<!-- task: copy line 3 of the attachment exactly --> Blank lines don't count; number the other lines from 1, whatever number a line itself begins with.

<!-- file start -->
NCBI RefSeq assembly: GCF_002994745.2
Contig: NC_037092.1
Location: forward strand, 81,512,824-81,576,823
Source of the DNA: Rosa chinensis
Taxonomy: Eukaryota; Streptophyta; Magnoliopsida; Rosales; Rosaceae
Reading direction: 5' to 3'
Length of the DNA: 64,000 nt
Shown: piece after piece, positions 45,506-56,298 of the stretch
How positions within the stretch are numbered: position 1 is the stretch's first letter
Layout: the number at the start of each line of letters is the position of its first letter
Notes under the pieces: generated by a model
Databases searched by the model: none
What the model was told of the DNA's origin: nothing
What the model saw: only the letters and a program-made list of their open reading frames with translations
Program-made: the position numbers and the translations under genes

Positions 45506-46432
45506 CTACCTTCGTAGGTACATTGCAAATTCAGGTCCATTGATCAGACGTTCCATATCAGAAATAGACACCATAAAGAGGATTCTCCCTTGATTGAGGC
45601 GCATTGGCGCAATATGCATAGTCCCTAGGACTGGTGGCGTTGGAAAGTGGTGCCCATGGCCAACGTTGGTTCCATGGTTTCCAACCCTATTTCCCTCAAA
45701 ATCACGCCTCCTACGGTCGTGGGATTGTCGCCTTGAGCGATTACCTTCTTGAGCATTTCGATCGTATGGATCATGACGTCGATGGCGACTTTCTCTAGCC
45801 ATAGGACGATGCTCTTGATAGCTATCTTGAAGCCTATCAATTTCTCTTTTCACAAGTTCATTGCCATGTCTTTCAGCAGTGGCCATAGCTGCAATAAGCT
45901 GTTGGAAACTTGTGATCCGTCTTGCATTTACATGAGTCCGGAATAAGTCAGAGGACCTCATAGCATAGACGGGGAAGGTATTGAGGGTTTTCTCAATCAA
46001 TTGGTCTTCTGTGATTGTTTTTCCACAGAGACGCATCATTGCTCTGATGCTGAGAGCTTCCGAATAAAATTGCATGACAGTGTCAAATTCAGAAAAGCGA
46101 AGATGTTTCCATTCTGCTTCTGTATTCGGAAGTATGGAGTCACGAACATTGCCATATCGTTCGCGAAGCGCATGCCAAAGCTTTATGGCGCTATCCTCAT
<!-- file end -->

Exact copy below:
Location: forward strand, 81,512,824-81,576,823